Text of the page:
Recent Extreme Weather in Australia: Climate Change or La Niña?

Posted in Climate Change, Non-US Weather at 8:00 am by Rebekah

Last week I went to an interesting seminar in the National Weather Center, given by Dr. David Karoly of the University of Melbourne, titled The recent extreme weather in eastern Australia: A sign of climate change or the response to La Niña?

Dr. Karoly is from Australia, but spent several years as a meteorology professor at the University of Oklahoma. His specialty is climate, more specifically climate change, and he is on the Intergovernmental Panel on Climate Change (thus he shared in the Nobel Peace Prize awarded to the IPCC and former Vice President Al Gore in 2007). On a side note, when Dr. Karoly and his wife moved back to Melbourne a few years ago, they gave me their cat, Ginger, the one I still have today.

Anyway, today I thought I’d summarize and share some of the main points from the seminar.


Extreme Weather Events in 2010/2011

  • Heavy rain events in Queensland, Victoria, Northern Territory
  • Flooding in eastern Australia
  • Category 5 Tropical Cyclone Yasi hit the northeast Queensland coast
  • Heat waves / bushfires in southwest Western Australia
  • Heat waves / bushfires in Sydney in January

Toowoomba and Lockyer Valley Flash Floods, 10 – 12 January

  • 30 people killed in floods following heavy rains on 10 January
  • 1 day rainfall of 298 mm (11.7 inches) on 10 January in Peachester, Queensland
  • 3 day (10 to 12 January) rainfall of 617 mm (24.3 inches) in Peachester
  • Not the heaviest rainfall, though; 25 to 27 January 1974 had a 3 day total of over 1000 mm (39 inches)

Brisbane Floods, 13 January

  • No loss of life
  • Followed very heavy rain in the Brisbane River catchment from 10 to 12 January
  • River flood peak of 4.46 m (14.6 ft)
  • January 1974 flood peak was 5.6 m (18.4 ft), following 1 day rainfall of 600 mm (23.6 inches), 3 day rainfall of 314 mm (12.4 inches)
  • This year, “only” 166 mm (6.5 inches) in one day in Brisbane, so most of the flooding was from rain/flooding upstream

Victorian Floods, 12 – 14 January

  • Rain and flooding
  • Very moist, tropical air arrived with a trough
  • Record high precipitable water, 64.8 mm (2.6 inches), observed with the 11Z sounding in Melbourne on 13 January…in 40 years of observations, this was 20% higher than the previous sounding record

Summer Rainfall, 2010 – 2011

  • Record summer rainfall in Victoria, 30% higher than the previous record
  • Highest summer rainfall in Queensland, but it was still much higher in the summer of 1973 – 1974

Record Rain in Darwin, Northern Territory 15 – 17 February

  • Less unusual to have heavy rain in Darwin, but slow-moving Tropical Cyclone Carlos was unusual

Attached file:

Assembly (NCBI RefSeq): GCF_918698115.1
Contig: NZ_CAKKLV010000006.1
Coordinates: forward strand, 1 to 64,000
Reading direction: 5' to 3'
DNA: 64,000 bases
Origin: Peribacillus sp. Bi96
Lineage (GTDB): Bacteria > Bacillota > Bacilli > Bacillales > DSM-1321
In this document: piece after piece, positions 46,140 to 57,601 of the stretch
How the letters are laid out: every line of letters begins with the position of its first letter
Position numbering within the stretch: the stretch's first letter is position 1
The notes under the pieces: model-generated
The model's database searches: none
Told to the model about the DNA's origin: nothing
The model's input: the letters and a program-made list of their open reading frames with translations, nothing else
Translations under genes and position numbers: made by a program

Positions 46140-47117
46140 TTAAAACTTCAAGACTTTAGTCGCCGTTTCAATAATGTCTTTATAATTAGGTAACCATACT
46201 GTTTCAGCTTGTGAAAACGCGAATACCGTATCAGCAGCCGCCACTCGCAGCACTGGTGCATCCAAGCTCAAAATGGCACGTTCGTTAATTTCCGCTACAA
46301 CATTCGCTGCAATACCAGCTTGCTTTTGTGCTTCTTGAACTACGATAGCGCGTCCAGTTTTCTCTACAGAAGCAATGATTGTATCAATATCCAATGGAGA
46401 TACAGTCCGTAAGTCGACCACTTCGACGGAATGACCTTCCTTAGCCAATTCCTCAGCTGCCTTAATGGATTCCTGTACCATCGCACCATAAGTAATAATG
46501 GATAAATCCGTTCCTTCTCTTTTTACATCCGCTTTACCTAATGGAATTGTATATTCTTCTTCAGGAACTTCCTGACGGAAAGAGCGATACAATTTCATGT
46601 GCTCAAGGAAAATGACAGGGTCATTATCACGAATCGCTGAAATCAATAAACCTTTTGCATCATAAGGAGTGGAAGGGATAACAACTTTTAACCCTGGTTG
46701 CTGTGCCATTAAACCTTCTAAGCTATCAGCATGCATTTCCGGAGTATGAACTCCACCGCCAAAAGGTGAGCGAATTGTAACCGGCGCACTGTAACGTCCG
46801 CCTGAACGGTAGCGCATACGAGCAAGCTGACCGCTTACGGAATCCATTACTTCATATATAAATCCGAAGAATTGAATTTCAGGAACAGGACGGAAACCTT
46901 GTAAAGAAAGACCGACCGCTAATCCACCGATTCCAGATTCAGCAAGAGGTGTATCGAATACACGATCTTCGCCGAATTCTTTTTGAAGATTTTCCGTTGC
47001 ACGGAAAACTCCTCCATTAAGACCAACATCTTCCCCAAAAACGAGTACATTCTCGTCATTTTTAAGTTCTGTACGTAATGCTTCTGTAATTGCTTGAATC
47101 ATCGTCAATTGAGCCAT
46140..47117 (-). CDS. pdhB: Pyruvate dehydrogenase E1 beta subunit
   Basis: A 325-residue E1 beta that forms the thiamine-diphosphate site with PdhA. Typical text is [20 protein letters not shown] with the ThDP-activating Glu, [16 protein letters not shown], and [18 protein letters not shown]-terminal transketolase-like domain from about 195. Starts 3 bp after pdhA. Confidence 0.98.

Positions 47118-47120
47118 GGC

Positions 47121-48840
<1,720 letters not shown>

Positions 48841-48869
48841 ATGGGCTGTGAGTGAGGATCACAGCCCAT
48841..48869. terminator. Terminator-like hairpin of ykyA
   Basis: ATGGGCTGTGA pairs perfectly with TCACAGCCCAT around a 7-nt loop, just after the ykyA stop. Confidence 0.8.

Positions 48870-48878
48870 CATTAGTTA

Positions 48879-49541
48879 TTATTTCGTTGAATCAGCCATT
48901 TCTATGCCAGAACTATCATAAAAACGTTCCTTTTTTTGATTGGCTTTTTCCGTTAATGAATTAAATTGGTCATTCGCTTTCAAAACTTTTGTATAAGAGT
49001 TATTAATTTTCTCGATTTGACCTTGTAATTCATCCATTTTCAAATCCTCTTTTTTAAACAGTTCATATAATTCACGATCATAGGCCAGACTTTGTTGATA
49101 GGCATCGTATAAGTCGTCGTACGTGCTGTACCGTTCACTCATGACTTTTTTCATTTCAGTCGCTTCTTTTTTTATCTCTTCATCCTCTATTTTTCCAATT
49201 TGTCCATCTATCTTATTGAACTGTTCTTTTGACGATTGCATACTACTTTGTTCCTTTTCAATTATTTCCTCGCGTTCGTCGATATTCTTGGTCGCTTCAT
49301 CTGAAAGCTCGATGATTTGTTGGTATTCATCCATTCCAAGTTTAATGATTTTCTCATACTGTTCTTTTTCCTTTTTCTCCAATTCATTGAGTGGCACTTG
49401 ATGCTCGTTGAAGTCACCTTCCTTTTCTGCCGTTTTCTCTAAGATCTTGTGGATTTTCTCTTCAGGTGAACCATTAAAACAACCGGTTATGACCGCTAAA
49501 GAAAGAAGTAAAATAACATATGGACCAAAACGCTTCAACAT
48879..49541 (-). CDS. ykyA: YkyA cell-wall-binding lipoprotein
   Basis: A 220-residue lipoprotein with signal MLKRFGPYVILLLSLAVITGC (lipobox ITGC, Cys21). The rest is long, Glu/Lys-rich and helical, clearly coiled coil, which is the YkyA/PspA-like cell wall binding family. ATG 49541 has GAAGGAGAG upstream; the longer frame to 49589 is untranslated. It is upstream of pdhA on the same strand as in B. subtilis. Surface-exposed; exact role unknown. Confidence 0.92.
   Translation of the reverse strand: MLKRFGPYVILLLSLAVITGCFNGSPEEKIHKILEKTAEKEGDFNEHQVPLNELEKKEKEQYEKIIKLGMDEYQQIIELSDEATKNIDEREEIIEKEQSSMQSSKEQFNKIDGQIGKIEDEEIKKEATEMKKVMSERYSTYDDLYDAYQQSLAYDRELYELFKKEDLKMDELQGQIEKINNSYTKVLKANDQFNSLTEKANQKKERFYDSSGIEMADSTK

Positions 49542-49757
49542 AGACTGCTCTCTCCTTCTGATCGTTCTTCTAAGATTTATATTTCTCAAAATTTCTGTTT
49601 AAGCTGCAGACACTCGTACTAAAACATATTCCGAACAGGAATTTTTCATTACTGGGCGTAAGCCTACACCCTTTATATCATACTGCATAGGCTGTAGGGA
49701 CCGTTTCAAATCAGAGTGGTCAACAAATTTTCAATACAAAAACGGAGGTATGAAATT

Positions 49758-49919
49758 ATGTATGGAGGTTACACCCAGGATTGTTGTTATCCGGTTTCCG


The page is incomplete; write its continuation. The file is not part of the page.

• 1 day rainfall record of 368 mm (14.5 inches) on 16 February in Darwin

Category 5 Tropical Cyclone Yasi

  • 1 death attributed to Yasi, as a result of fumes from a diesel generator
  • Very well forecast tropical cyclone
  • Landfall around midnight on 3 February, near Innisfail and Cardwell, Queensland
  • Weather station at Clump Point observed a minimum pressure of 929 mb at landfall

Southwest Western Australia Lack of Rainfall

  • Very dry, below average rainfall
  • Fires

Are these events due to greenhouse climate change or natural variability?

La Niña and Summer Rainfall

  • La Niña was very high during the Australian summer; one of the strongest on record
  • La Niña brings stronger trade winds, warmer seas around northeastern Australia, and higher rains to the northeastern Australian coast and Indonesia
  • Australian summer was also warm in many parts of the country, including the west coast
  • The heavy rains and floods of the Australian 1973 – 1974 summer also occurred during La Niña

Sea-Surface Temperatures (SSTs)

  • December 2010 saw SSTs 20% warmer than any other year (in about 100 years) around not just the northeast coast, but much of Australia
  • There has been a warming trend in December SST anomalies since 1900

Climate Change Signals

  • The area getting heavy rain has been increasing
  • Significant increase in warm nights agrees with models that show this amount of warming attributable to anthropogenic climate change
  • It is believed that climate change has led to record high SSTs around Australia and higher moisture content, likely contributing factors to the increased rainfall
  • HOWEVER, it’s too early to link precipitation to climate change models, as this is much more difficult and not statistically significant right now
  • While Queensland landfalling tropical cyclones occur twice as often in La Niña years, there has been a marked decrease in severe landfalling tropical cyclones since 1870…this is in contrast to the IPCC claim that there should be an increase in severity on average everywhere…not sure why there is this discrepancy


If you have any questions or comments, let me know! For some figures showing rainfall totals and anomalies across Australia, I refer you to a previous post I made, The Big Wet.

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